President Donald Trump announced on Saturday that his chief of staff John Kelly would be leaving the position by the end of the year.
Trump made the announcement on the White House South Lawn before departing for the Navy vs. Army football game.
"John Kelly will be leaving at the end of the year. We will announce who will be taking John's place," Trump said, adding that there might be an interim chief of staff. "I appreciate his service very much."
Kelly's departure has been expected, according to sources within the White House.
His tenure has been marred by conflict since he took the position in the summer of last year. Reports have described disagreements between Kelly, the president and West Wing staff.
Recent clashes with first lady Melania Trump made his already tenuous position even more so, NBC News reported last month.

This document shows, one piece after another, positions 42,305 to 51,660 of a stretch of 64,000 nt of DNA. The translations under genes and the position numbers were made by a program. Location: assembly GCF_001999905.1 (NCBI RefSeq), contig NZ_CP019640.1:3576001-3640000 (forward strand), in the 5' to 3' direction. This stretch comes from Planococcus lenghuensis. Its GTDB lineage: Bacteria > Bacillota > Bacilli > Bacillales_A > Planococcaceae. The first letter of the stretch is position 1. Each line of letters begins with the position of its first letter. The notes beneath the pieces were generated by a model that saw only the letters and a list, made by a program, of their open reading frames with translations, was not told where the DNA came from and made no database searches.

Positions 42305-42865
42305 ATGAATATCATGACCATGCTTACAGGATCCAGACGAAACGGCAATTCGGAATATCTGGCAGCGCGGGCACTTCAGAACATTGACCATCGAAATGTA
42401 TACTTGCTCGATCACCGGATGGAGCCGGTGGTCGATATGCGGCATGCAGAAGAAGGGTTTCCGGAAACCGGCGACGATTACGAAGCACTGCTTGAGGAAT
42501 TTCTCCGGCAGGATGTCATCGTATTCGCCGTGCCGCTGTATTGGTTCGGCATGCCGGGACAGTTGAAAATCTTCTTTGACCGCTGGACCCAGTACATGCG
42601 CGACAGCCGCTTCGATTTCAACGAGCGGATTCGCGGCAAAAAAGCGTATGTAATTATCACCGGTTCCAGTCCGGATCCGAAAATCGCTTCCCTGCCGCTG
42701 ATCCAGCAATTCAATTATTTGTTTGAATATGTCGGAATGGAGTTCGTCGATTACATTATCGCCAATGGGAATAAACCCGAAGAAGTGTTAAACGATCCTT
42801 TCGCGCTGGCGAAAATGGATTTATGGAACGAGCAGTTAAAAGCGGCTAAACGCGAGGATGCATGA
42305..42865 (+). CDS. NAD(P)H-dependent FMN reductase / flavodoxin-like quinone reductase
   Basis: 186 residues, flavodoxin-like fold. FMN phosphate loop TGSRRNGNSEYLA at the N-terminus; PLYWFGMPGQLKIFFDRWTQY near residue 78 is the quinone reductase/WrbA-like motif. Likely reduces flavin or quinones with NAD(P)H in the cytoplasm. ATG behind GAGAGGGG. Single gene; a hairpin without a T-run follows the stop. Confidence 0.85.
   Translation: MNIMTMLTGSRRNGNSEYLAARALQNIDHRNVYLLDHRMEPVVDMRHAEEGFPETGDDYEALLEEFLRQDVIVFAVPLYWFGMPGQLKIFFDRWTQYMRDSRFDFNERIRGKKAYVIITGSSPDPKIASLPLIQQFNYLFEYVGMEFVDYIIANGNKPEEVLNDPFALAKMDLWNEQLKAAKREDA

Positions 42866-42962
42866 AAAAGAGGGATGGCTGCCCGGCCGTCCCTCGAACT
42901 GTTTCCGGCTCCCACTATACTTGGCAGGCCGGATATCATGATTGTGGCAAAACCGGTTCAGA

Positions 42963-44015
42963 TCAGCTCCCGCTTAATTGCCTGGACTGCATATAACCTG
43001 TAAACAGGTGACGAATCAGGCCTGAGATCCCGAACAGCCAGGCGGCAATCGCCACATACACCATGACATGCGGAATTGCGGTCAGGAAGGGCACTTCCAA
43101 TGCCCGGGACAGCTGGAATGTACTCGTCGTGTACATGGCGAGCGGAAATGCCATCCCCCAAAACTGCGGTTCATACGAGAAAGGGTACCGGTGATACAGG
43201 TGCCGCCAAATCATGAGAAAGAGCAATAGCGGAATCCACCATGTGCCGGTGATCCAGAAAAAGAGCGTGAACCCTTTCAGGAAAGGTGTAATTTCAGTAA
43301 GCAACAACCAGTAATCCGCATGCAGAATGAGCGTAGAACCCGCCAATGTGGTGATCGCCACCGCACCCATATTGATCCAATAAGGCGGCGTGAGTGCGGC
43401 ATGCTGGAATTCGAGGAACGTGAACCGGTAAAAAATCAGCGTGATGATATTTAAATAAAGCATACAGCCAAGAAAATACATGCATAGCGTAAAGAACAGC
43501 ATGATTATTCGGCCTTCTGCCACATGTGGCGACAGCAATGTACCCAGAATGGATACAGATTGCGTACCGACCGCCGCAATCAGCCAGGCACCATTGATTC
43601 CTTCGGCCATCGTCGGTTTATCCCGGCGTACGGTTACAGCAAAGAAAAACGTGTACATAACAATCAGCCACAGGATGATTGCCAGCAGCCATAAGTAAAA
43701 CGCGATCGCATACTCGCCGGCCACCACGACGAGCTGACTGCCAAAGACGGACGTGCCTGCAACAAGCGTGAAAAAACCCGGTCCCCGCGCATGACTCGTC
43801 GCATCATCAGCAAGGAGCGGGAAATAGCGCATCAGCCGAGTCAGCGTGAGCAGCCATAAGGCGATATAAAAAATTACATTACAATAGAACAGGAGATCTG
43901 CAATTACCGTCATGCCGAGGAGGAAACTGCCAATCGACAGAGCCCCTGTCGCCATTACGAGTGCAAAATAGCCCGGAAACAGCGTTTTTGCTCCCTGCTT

Kelly, a retired four-star Marine general, initially began his tenure in the Trump administration serving as the secretary of Homeland Security. He was tapped by Trump as chief of staff in July 2017 after his predecessor, Reince Priebus, was ousted following six months on the job.
During his time in the West Wing, speculation mounted that Kelly has been frustrated and exhausted by his role and Trump's temperament.
Among the leading candidates to replace him is Vice President Mike Pence’s chief of staff, Nick Ayers.
Outgoing House Speaker Paul Ryan, R-Wis., said in a statement that Kelly was departing "what is often a thankless job" and called him a "force for order."
“John Kelly is a patriot. Service to America is part of his DNA, and our country is better for his duty at the White House," Ryan said.
Trump also announced on Saturday that he had picked Gen. Mark Milley as his nominee to succeed Marine Gen. Joseph Dunford as chairman of the Joint Chiefs of Staff.
"Mark Milley, he is a great gentleman, he’s a great patriot, he’s a great soldier," Trump said Saturday.
On Friday, Trump announced he plans to nominate William Barr for attorney general.
Milley and Barr both must be confirmed by the Senate before assuming the positions.
If confirmed by the Senate, it would be Barr's second stint as head of the Justice Department. He served as attorney general from 1991 to 1993 under President George H.W. Bush.